It is used to treat pain and can be administered intravenously, as a skin patch, or as a lozenge or effervescent tablet. The Food and Drug Administration has issued various warnings about the drug over the years, especially fast-acting versions. A 2007 statement from the FDA said it should be used only to treat chronic cancer pain.
Additional concerns about fentanyl have been issued by the National Institute on Drug Abuse, part of the National Institutes of Health. NIDA's warnings have focused on the use of fentanyl in combination with street drugs, such as heroine.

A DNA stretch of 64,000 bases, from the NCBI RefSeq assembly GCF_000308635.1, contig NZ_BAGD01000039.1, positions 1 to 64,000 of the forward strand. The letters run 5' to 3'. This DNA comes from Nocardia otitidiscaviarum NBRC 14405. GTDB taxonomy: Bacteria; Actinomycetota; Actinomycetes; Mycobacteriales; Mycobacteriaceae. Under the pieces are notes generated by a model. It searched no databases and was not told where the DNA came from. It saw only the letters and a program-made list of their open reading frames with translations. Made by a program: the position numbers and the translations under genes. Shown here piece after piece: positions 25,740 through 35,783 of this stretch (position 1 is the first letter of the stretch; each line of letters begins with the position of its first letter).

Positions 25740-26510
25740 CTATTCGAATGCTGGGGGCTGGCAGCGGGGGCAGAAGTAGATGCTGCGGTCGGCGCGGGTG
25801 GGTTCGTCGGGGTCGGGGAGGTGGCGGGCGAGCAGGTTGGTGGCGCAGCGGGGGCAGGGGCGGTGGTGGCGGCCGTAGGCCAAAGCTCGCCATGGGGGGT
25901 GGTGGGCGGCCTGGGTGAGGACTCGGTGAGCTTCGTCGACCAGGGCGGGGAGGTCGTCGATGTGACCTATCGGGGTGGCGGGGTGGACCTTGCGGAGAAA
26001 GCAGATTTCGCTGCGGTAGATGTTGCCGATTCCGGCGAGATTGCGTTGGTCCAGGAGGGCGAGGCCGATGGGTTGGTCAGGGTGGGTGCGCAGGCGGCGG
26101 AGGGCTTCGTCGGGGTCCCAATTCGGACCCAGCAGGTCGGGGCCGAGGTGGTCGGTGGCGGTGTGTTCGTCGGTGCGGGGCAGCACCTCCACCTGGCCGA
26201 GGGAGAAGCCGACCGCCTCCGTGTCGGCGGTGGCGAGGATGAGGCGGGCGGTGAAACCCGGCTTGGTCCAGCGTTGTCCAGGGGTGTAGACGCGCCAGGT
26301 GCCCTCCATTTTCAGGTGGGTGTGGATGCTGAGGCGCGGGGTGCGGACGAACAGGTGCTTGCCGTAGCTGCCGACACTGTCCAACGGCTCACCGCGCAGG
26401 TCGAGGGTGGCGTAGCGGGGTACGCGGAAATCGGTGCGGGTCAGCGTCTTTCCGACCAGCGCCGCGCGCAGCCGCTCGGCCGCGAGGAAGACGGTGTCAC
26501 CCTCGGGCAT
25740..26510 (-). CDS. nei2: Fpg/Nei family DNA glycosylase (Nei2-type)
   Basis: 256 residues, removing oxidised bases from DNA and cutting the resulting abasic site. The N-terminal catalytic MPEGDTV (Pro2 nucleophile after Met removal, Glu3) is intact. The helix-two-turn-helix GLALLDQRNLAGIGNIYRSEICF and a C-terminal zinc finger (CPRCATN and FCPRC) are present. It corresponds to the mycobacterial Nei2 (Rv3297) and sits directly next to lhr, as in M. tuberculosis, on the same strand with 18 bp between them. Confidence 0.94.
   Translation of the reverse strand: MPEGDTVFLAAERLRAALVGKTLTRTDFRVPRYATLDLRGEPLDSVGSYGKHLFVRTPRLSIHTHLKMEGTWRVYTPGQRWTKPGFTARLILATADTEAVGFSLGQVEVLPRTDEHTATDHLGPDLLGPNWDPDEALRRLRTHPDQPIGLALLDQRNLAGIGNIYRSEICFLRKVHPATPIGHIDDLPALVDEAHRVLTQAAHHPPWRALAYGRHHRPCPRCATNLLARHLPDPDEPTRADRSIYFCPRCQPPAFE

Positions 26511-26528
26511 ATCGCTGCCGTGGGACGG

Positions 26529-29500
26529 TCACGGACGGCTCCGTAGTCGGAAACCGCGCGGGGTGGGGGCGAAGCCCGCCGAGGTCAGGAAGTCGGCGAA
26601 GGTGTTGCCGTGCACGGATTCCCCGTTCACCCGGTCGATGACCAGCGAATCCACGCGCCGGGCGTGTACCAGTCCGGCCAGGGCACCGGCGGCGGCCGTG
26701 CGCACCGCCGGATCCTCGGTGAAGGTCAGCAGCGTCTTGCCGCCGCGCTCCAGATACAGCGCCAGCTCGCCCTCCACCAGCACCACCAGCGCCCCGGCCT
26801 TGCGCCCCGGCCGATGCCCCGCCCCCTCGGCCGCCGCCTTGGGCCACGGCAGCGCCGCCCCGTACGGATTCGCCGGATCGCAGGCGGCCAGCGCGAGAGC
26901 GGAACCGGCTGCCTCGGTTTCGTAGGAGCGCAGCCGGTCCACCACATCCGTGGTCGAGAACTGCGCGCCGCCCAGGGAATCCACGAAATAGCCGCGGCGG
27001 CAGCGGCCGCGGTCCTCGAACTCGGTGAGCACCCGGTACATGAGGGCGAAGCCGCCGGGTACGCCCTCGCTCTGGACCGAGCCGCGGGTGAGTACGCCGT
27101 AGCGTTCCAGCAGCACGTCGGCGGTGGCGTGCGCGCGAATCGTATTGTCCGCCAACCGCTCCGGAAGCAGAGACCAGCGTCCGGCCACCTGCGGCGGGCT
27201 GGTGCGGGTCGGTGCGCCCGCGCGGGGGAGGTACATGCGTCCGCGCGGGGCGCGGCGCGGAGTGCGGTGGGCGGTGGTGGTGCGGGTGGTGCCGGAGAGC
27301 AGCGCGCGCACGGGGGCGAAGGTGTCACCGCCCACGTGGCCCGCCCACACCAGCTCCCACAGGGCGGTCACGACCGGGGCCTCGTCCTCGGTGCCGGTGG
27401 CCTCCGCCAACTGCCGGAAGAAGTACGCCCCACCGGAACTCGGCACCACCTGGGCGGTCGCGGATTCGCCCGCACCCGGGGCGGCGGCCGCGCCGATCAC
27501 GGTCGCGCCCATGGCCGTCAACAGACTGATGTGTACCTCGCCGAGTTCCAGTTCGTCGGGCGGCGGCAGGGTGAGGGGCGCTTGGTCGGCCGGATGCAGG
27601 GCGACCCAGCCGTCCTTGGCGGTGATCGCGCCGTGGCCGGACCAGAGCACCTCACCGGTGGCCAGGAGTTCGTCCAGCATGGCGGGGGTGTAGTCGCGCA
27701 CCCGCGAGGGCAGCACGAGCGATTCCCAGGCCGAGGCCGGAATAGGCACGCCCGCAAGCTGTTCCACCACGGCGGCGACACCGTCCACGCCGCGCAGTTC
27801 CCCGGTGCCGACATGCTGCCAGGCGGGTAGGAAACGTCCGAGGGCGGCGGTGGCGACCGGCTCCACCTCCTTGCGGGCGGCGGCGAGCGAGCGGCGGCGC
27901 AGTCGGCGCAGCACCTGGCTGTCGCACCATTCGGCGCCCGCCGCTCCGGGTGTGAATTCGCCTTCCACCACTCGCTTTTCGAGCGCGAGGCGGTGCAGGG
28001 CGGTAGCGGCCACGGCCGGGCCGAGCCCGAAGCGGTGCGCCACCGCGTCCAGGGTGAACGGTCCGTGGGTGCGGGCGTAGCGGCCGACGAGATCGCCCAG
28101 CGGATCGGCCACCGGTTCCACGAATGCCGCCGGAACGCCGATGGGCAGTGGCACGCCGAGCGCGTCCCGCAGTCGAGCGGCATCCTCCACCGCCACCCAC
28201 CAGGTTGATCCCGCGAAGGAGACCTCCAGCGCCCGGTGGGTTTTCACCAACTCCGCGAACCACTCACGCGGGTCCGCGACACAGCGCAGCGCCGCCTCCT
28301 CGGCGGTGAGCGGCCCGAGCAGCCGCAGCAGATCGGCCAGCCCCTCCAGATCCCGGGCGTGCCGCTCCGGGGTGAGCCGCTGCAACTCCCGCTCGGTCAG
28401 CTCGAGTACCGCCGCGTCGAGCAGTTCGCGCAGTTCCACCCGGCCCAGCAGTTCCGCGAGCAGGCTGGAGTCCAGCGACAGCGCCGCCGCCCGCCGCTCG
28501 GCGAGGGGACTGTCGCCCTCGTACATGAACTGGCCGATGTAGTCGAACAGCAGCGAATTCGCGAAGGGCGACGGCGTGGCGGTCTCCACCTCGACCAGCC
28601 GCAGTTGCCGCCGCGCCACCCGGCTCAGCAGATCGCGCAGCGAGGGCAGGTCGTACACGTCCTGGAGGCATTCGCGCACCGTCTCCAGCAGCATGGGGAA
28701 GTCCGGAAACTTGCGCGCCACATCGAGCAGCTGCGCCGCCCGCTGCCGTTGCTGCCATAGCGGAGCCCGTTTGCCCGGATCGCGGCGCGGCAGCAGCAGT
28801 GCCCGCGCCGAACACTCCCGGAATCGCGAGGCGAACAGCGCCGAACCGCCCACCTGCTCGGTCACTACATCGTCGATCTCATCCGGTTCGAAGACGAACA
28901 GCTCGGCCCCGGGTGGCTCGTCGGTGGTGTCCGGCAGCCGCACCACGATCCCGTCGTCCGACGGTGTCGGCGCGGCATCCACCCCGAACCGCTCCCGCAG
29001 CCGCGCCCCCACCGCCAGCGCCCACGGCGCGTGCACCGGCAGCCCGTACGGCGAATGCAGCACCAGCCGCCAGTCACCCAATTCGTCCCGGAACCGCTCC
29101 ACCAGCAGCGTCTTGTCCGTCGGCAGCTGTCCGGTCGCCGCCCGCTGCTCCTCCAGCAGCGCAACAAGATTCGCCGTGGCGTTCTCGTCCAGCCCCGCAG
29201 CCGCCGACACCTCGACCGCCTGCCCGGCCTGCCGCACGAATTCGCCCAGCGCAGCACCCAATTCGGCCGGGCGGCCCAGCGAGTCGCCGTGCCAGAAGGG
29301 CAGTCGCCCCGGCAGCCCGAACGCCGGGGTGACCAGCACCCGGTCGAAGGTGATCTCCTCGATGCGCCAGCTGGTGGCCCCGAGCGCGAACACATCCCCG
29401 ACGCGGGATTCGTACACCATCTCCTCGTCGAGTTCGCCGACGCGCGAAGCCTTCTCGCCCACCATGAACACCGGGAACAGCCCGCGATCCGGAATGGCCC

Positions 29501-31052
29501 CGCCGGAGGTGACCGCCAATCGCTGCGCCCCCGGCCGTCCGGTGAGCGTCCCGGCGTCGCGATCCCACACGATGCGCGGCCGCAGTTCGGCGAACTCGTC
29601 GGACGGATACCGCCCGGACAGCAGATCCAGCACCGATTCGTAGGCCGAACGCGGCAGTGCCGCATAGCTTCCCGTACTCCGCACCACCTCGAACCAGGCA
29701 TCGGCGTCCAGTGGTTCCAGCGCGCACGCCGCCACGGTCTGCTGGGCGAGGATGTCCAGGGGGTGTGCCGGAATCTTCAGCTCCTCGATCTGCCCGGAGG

"Fentanyl's superior potency makes it a good medication for pain and a good target for abuse," said NIDA Director Dr. Nora D. Volkow. "And while it may not be as familiar as other prescription opiates or street drugs like heroin, it is causing a wave of overdoses and deaths, not from its diversion for nonmedical purposes but likely a result of illicit drug manufacturing."
Read more at the WorkersComp Forum homepage.
June 13, 2011
Copyright 2011© LRP Publications